Everything is Bigger In Texas – Including the PFlow M Series VRC!
Unusually Wide VRC
An unusually wide PFlow M Series, mechanical two-post vertical reciprocating conveyor (VRC) is integral to the new process. It lifts the delicate, desiccant filled channels from the ground floor to the second floor on a 24’ long cart.
On the second floor, individual channels are fitted to the exact dimensions of the outer edges of a particular window. This forms a frame that creates a thin space between the two glass panes as they are joined, or sandwiched together.
Prior to the plant expansion, Cardinal filled the channels on the same second floor where the windows are assembled. A forklift with a 17’ extension lifted the channels to the second level. Though somewhat cumbersome, the process was sufficient to lift the unfilled channels. With the new plan to fill the channels prior to transport to the second floor, a safer, more secure lifting method was needed.
Based on its experience with successful PFlow VRC installations at other facilities, Cardinal approached the Dallas office of Precision Warehouse Design (PWD). PWD is a material handling equipment dealer with significant experience with PFlow and in specifying and installing VRCs. PFlow and PWD representatives visited the site, reviewed the options and began crafting a plan.
“There are PFlow lifts all over Texas, and I can’t think of one that has carriage dimensions like this. It posed a lot of challenges, not the least of which was adapting the M Series lift for this application,” said Joe Jackson, the PWD manager on the project. “The level of customization needed to design and build this lift shortened the list of manufacturers who could do the job.”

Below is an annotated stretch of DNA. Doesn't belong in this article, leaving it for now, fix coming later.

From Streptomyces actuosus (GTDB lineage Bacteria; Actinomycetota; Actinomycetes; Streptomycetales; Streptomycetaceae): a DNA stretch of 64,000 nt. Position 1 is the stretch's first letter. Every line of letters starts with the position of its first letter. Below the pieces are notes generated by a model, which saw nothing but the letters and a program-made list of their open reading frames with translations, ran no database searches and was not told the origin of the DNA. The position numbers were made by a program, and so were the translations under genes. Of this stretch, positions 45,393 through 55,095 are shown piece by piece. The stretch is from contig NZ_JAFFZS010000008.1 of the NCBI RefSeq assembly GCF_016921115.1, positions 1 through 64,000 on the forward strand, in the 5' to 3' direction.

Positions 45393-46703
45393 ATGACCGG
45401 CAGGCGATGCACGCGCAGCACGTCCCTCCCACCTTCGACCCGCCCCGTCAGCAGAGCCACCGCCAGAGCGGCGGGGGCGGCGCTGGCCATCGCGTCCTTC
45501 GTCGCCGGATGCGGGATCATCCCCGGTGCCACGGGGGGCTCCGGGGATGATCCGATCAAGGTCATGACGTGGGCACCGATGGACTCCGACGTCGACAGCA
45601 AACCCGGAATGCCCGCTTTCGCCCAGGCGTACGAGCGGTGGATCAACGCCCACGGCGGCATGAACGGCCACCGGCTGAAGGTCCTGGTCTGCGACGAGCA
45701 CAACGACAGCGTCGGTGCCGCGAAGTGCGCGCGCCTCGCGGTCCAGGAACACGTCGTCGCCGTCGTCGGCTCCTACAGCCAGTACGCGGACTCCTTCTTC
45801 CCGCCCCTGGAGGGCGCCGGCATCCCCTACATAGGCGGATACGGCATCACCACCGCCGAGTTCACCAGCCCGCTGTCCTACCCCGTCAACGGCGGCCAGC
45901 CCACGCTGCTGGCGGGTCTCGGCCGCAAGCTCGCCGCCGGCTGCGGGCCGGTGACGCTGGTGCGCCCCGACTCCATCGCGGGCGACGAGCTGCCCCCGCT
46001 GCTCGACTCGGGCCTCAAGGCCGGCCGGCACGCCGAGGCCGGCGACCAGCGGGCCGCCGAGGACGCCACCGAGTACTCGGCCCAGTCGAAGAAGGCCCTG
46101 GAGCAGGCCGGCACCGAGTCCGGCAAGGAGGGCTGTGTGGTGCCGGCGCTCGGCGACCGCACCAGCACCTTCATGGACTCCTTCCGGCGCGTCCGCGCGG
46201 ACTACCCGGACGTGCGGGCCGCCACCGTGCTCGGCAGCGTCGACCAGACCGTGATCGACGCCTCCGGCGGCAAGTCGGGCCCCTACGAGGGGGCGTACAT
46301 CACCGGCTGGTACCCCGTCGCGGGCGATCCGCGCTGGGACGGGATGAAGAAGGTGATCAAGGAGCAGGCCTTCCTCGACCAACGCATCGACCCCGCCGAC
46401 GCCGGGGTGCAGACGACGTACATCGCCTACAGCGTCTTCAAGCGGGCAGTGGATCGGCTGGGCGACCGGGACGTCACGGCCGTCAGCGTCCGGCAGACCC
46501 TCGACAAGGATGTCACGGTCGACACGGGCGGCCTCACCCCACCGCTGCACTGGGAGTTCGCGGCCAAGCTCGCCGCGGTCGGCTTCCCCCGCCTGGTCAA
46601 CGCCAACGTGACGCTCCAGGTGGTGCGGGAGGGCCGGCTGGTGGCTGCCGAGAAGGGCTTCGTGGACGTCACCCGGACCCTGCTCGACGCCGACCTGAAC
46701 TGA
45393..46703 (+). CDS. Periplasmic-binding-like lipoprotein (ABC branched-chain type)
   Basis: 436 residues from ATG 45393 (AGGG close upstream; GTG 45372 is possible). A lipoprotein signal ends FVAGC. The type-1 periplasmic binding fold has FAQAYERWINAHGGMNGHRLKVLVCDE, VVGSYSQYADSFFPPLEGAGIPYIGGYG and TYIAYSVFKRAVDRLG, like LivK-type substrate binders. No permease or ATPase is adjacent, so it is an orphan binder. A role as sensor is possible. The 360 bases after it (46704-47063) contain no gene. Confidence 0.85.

In order to handle the 24’ long channel carts, plus allow room for forklift access and channels that slightly overhang the cart, the VCR needed at least a 26’ usable carriage width. VRCs with one carriage dimension longer than 12’ typically require a four-post lift design with four lifting chains to adequately support the carriage and ensure safe, stable travel of what is usually a heavy load. The other requirements of the Cardinal lift – a carriage length of only 5’ and a total lifting capacity of 10,000 lbs – were more befitting of a mechanical two-post lift.
Faced also with limited space in the balcony bay area where the lift was to be installed, a four-post lift with an inherently larger footprint would be an extremely tight fit. PFlow and PWD determined that a two-post design, with the guide posts straddling each of the 5’ sides would be structurally sound.
One significant hurdle remained.
Minimal deflection required.
With the unusually large carriage width of 26’, the use of a standard two-post design would cause the carriage platform to be susceptible to deflection. The carriage structure would need to be designed to prevent the carriage platform from sagging in the middle under its own weight. To complicate the problem, the carriage needed to ship in two pieces to fit in the building.
The applications for dual pane, insulated glass windows are as diverse as the sizes and shapes in which they are made.